(by Rob Walch) Sometimes it seems the only thing people like more than jumping on a bandwagon is trying to be the first to say something is wrong with that bandwagon. There have been a few articles recently stating the podcasting bubble is popping or bursting or, well, wondering if there was even a bubble to start with.
Let’s be clear: in podcasting the only bubble has been in the media coverage of the space. There has been no bubble in audience size or number of shows or even ad-spend. What there has been for the past 14 years is steady growth in all those areas.
Those in the bubble-is-bursting camp point to a few recent news items and observations as proof something is wrong in Podcast Land:
– Buzzfeed recently killed off their audio podcasts to “focus on Video.”
– Panoply killed off their original content team and support for baked-in ad sales.
– Audible killed off something that people once thought was somehow “kinda sorta podcast related.”
– Apple reports >550,000 podcasts in their directory — but closer examination shows <25% of those podcasts have been updated in the last 90 days.
With a few companies getting out of podcast content creation it does not mean there is anything wrong with podcasting, but rather that those companies expectations for podcasting were never close to reality. Buzzfeed management said, “The decision to discontinue the podcasts was driven by difficulty finding a big audience, not a decision that was driven by a financial calculation.” A company that is not fully in on podcasting to start with, that then closes down a podcasting division because — surprise! — they find out that building an audience is hard, is not something that should put podcasting in a negative light. But rather, negativity should go to the company that jumped on the bandwagon and
did not know much or anything about said bandwagon. Some of these shows we not meant for universal appeal — they had very targeted niches. And while podcasting is still very much at its best when addressing a niche, that also means building “a big audience” has to be kept in the perspective of the niche. Podcasting is not radio — it is not a broadcast. It is a “nichecast.” It is more like a magazine than radio in its targeting of audiences. You are not going to get huge audiences from a show focused on a niche. But a show done well can get a good percentage of that niche.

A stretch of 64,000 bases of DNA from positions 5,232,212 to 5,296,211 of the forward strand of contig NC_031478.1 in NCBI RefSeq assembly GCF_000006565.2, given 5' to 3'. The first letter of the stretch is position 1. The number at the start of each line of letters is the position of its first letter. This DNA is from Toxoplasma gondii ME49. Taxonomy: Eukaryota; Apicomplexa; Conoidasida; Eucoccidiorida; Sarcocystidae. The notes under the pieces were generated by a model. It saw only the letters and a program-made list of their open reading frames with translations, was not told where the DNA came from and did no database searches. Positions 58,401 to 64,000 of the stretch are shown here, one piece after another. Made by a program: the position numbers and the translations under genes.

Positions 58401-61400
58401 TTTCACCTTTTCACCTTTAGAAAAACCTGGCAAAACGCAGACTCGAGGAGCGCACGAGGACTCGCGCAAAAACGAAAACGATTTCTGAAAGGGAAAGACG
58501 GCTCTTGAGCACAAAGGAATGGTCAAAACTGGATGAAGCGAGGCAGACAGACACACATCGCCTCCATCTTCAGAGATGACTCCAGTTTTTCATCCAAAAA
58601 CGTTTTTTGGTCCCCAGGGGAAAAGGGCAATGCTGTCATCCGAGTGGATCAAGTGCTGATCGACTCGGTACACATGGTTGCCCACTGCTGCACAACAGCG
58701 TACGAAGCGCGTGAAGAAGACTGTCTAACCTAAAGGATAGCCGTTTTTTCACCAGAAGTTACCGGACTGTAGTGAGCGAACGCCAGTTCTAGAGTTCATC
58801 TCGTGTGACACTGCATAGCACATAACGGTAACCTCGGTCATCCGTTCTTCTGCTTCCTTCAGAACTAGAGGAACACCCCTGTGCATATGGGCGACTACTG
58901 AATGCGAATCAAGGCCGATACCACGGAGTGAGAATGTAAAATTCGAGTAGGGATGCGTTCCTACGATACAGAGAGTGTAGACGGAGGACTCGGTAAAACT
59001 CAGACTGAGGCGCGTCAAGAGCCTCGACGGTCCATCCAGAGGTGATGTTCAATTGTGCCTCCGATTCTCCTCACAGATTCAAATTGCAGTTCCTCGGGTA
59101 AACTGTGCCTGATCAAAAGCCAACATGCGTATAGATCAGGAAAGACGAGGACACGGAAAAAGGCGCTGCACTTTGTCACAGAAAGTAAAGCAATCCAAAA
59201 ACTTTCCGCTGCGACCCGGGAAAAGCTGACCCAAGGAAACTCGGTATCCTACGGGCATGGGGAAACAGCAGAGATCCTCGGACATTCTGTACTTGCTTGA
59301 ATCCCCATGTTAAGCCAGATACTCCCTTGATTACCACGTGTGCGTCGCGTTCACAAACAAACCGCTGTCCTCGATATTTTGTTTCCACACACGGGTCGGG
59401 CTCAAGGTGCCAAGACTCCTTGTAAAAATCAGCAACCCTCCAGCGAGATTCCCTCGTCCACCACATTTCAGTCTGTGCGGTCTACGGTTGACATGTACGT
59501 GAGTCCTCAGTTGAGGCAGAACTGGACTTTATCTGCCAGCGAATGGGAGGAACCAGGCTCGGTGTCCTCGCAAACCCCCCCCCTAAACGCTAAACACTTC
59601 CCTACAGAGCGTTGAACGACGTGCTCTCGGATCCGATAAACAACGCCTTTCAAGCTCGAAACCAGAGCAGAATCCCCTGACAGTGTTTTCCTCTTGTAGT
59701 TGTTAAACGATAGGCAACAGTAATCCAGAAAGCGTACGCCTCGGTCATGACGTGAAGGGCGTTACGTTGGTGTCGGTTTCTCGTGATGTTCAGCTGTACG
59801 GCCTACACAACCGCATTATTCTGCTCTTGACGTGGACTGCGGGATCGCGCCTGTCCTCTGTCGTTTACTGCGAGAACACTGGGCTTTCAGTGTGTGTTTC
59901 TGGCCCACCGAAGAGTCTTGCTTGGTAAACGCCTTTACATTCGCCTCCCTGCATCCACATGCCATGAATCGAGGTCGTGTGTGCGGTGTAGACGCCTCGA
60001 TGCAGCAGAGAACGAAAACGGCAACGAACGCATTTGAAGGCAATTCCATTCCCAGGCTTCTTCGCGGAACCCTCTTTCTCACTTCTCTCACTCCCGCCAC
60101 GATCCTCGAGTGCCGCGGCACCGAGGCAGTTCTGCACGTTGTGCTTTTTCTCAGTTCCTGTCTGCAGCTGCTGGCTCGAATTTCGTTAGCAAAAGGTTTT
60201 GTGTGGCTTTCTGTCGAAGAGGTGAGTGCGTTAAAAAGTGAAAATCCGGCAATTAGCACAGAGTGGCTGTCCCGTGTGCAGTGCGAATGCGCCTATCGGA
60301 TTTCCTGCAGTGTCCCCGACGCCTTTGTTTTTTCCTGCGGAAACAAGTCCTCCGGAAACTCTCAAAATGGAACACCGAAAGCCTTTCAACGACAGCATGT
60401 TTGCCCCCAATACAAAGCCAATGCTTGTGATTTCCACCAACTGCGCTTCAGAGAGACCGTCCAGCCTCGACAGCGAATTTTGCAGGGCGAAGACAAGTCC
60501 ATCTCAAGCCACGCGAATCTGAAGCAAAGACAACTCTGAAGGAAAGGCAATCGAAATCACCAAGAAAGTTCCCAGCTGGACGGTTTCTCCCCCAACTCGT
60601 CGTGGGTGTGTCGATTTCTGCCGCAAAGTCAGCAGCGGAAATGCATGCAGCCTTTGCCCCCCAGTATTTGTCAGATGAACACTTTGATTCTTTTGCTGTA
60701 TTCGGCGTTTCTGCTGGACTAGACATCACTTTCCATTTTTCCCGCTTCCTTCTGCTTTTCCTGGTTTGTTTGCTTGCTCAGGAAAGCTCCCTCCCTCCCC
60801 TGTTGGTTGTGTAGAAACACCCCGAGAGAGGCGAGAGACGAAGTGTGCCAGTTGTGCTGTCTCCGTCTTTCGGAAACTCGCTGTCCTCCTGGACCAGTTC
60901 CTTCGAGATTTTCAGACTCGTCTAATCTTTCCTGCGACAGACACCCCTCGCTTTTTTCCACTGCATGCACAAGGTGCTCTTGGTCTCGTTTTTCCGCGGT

I did talk to the host of one of the shows getting cut at Buzzfeed, and he is committed to taking the show solo and independent, which I think is an important point here. It took Buzzfeed an entire team to produce said show, going forward it will be one person doing it. Reality is that the show did not and will not need Buzzfeed to continue on with the same size audience. And while the audience size of the show in Buzzfeed’s minds was not large, it still has a decent-sized audience, and one that, for a solo producer, can be profitable.
There is a misguided narrative that you need a large production team to create a podcast. However, there are many top podcasts with teams of one or two people. LORE, WTF with Marc Maron, Waking up with Sam Harris, and HardCore History to name a few. There is no reason to have a team of 10 people, for example, to create a podcast that looks at and samples other podcasts, or one that figures out how tall an actor is and answers other mysterious questions. Keep your podcast team as small as possible (if no one is complaining about a lack of sleep, then your team is probably too big).
There will be more companies that exit podcasting because they simply had the wrong expectations on what the audience size for their podcast could be. In these cases, it is not podcasting that has an issue or a bubble bursting, it is just Darwinism at work in our space.
Rob Walch is The Vice President of Podcaster Relations at Libsyn and can be reached at email@example.com